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Leaving Anxiety

Monday, April 7, 2014
Posted By: 
Jeannine Love

I’ve never been very good at leaving. I’ll look at the clock, think I have plenty of time to accomplish the twenty things that need to happen before I walk out the door, and suddenly five minutes before I’m supposed leave I realize I should start getting ready—and that I’m going to be late. Not only does this mean I’m often late, but I often forget things. I’ve worked to compensate for this inborn propensity for lateness by planning to leave earlier than I need to—inevitably meaning I’ll leave just a few minutes later than I’m supposed to, rather than, say, twenty.

As a result, in addition to all of the other roles Aric played in my life, he was also my handler. Every night he bugged me to get to bed at a decent hour so I could get enough sleep, instead of becoming distracted by another task. Then in the morning he’d pester me to get up and just before I walked out the door, he’d run through a check list: wallet, house keys, work keys, phone, computer, books, food… And, sure enough, on the days he skipped this routine (usually because he was on the phone or asleep), I almost always forgot something.

Even on the days he did go through the checklist, I’d usually end up coming back into the apartment at least once, usually to double-check that I’d unplugged or turned off some random potential fire hazard (steamer, iron, stove, toaster). Out the door and then immediately back in. And, Aric was there waiting with a big grin, he knew the first goodbye of the morning wouldn't be the last. Of course, later in the day, when it was time to leave work, I was just as bad. I’d call Aric to tell him I was leaving, and find myself still in my office a half hour, sometimes even an hour, later.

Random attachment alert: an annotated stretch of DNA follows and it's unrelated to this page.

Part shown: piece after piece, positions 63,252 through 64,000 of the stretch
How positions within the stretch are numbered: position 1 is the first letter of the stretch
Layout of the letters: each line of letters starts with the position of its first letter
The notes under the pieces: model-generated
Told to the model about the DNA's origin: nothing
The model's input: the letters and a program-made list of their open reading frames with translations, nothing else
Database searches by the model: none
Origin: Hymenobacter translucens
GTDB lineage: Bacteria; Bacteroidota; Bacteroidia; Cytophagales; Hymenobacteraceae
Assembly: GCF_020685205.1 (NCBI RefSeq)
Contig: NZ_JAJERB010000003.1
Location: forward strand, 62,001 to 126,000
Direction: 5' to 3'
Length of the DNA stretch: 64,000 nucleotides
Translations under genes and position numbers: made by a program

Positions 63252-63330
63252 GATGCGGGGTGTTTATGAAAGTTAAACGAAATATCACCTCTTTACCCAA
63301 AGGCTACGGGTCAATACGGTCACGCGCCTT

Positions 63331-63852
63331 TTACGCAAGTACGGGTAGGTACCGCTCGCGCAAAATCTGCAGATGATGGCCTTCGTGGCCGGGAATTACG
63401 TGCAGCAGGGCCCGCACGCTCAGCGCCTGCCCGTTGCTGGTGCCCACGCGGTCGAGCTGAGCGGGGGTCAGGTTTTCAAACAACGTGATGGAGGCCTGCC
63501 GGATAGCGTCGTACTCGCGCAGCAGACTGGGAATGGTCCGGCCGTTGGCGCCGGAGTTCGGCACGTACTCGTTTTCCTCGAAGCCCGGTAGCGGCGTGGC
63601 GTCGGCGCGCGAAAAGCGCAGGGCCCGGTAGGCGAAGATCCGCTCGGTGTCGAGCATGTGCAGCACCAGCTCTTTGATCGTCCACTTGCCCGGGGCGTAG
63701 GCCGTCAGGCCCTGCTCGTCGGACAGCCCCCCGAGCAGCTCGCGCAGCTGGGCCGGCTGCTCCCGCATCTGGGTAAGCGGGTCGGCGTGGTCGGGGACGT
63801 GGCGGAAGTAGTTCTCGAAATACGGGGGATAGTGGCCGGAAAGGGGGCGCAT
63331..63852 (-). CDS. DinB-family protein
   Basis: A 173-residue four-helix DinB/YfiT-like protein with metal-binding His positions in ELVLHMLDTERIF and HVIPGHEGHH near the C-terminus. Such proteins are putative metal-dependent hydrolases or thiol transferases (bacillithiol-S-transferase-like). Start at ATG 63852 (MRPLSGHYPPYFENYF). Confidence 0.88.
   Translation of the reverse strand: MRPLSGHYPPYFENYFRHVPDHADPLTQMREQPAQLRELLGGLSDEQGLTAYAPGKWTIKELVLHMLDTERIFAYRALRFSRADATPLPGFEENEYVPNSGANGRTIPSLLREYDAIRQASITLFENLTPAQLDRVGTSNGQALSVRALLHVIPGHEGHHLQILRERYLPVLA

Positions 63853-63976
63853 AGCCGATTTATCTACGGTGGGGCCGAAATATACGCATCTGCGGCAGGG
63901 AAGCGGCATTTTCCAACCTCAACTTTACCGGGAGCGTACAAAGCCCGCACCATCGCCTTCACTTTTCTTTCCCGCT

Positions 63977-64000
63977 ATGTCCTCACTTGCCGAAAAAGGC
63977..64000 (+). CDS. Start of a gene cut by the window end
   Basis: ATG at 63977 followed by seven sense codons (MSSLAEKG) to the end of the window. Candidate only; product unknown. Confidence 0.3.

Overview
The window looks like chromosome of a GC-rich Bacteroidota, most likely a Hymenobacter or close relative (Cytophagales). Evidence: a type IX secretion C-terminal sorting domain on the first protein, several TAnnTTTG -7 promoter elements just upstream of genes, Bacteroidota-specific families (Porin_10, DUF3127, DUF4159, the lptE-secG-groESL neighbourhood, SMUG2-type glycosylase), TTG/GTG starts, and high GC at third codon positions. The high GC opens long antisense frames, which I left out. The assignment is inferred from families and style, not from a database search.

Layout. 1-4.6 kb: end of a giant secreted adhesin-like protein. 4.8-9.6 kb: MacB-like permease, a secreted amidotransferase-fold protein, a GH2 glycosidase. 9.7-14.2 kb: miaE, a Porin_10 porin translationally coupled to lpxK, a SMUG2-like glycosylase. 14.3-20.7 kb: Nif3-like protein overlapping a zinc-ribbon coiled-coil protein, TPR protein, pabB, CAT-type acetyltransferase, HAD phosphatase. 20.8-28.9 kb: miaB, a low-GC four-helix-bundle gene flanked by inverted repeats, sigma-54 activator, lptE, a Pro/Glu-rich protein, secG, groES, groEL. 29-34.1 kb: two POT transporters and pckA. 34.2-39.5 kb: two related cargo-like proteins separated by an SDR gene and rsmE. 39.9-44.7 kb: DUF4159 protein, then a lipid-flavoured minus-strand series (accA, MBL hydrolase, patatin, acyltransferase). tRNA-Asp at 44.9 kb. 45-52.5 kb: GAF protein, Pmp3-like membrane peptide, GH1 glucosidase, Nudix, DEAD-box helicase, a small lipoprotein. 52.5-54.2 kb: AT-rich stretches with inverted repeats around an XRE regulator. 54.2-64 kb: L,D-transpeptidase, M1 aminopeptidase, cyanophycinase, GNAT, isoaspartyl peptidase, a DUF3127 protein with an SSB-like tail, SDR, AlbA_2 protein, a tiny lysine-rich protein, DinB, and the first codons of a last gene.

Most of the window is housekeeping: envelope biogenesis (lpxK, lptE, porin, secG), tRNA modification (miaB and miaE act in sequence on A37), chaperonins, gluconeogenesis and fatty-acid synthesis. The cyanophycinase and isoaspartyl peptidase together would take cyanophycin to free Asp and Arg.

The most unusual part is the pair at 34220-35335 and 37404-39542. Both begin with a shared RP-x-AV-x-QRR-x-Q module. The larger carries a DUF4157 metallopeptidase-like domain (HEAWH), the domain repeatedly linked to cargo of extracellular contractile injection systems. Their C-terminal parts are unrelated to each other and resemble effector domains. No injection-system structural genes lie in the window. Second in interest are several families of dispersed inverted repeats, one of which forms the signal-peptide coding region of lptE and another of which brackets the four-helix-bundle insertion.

Now that Aric is no longer here, this problem has only gotten worse. I find that I have near panic attacks when it is time to leave either my apartment or my office. I’ll do three or four walk-throughs of my apartment, and orally go through Aric’s old checklists, on any given day before I can finally force myself out the door in the morning. And now I end up going out and back in and out again, two to four times instead of just once. In the evening I’ll find myself still at work an hour, sometimes two or three, after I had intended to go home. And, morning and evening, as I walk to the train station, there is a feeling of dread. Of something not being right. Something being forgotten. Something missing.

Maybe this is just me missing Aric. Maybe this is my normal anxiety amplified because I know I still have widow brain. Maybe this is because Aric died unexpectedly just hours after I left the hospital – after being assured he’d make it through the night. Or maybe, just maybe, I’m simply finally falling apart.

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